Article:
Brute force searching, the typical set and Guesswork

Kenneth Duffy

Ken Duffy received the B.A.(mod) and Ph.D. degrees in mathematics from Trinity College Dublin, Ireland. He is a member of faculty at the Hamilton Institute of the National University of Ireland Maynooth where his main research interests encompass probability theory and its application to science and engineering

Abstract:

The talk explores murky water between computational security, probability and information theory. If an object is selected from a finite list and an inquisitor can ask "is the object X", in

cryptography it is deemed to be computationally secure so long as the list is large enough. Implicit in this is there is no prior information known to the inquisitor about the likely nature of the object selected.

The two questions this talk addresses are: if the object was selected stochastically with probabilistic properties known to the inquisitor, what is the distribution for how many attempts it takes them to correctly guess the object? If the object is selected from a source subject to typical set coding, does the Asymptotic Equipartition Property mean we can assume it was uniformly distributed?

Building on curious work that began with J. Massey in '94 and E. Arikan in '96, answering the first question gives a surprising estimate in the field of stochastic orders based on a Legendre-Fenchel transform of Renyi entropy. Worryingly, the second answer transpires to be negative: the uniform AEP ansatz leads to a guessing problem that's exponentially harder in word length than the true typical set guesswork problem.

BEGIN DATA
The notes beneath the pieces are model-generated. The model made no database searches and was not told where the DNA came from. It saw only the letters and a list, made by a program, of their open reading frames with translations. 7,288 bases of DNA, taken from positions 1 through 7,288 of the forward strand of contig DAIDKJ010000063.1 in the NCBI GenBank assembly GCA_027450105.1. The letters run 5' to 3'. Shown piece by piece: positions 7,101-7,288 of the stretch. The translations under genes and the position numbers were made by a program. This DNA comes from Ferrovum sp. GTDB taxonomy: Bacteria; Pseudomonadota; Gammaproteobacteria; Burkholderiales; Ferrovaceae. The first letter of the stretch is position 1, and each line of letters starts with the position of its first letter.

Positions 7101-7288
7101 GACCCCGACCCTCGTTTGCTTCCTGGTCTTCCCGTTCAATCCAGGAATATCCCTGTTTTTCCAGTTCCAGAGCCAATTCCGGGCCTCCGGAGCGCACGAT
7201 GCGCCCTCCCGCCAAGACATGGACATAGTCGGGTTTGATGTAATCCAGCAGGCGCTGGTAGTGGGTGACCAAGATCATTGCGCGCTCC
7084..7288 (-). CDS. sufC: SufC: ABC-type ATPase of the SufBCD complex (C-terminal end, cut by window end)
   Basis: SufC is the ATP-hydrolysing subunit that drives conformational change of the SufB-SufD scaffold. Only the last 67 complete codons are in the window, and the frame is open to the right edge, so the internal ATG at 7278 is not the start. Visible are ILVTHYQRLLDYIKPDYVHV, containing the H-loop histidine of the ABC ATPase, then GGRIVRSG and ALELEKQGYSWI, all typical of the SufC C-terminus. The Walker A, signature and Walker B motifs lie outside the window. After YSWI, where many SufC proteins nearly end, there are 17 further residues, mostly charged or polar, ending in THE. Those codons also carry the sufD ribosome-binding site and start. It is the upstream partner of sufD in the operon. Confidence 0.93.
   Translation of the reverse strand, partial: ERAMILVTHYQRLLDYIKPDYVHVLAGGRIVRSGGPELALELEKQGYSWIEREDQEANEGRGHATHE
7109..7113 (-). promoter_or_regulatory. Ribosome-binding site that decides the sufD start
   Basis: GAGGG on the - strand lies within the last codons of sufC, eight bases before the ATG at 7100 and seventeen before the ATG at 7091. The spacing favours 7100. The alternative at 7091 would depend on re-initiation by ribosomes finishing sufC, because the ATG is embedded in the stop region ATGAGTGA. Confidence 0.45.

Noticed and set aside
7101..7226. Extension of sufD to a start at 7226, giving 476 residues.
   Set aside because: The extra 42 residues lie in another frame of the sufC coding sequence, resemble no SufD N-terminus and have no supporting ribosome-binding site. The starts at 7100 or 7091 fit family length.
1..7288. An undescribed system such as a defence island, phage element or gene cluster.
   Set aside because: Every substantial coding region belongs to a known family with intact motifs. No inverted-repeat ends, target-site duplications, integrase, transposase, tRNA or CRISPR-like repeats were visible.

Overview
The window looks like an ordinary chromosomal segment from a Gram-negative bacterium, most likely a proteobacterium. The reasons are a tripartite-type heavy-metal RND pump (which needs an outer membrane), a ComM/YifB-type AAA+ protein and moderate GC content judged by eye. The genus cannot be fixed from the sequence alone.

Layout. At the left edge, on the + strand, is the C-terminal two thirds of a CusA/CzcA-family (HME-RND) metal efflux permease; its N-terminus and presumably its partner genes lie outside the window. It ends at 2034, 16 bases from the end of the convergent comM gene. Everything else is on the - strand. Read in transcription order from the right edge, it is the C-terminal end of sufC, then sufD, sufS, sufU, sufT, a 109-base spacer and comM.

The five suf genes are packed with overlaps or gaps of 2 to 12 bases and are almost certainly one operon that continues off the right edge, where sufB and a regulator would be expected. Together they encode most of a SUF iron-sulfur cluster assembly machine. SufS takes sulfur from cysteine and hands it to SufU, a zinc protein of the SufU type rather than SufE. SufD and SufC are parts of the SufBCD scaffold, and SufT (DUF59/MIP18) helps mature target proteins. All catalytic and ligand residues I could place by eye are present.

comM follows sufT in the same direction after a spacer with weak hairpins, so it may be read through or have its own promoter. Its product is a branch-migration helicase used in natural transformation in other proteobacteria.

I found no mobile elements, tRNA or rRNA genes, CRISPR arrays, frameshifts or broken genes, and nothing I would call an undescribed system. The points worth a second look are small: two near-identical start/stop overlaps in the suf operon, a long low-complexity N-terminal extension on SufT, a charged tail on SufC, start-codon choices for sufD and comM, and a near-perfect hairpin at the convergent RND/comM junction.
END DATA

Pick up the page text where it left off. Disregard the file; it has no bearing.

This talk is based on work with M. Christiansen (NUIM), as well as with with M. Christiansen, F. du Pin Calmon & M. Medard (MIT).

cryptography it is deemed to be computationally secure so long as the list is large enough. Implicit in this is there is no prior information known to the inquisitor about the likely nature of the object selected.

The two questions this talk addresses are: if the object was selected stochastically with probabilistic properties known to the inquisitor, what is the distribution for how many attempts it takes them to correctly guess the object? If the object is selected from a source subject to typical set coding, does the Asymptotic Equipartition Property mean we can assume it was uniformly distributed?

Building on curious work that began with J. Massey in '94 and E. Arikan in '96, answering the first question gives a surprising estimate in the field of stochastic orders based on a Legendre-Fenchel transform of Renyi entropy. Worryingly, the second answer transpires to be negative: the uniform AEP ansatz leads to a guessing problem that's exponentially harder in word length than the true typical set guesswork problem.

This talk is based on work with M. Christiansen (NUIM), as well as with with M. Christiansen, F. du Pin Calmon & M. Medard (MIT).

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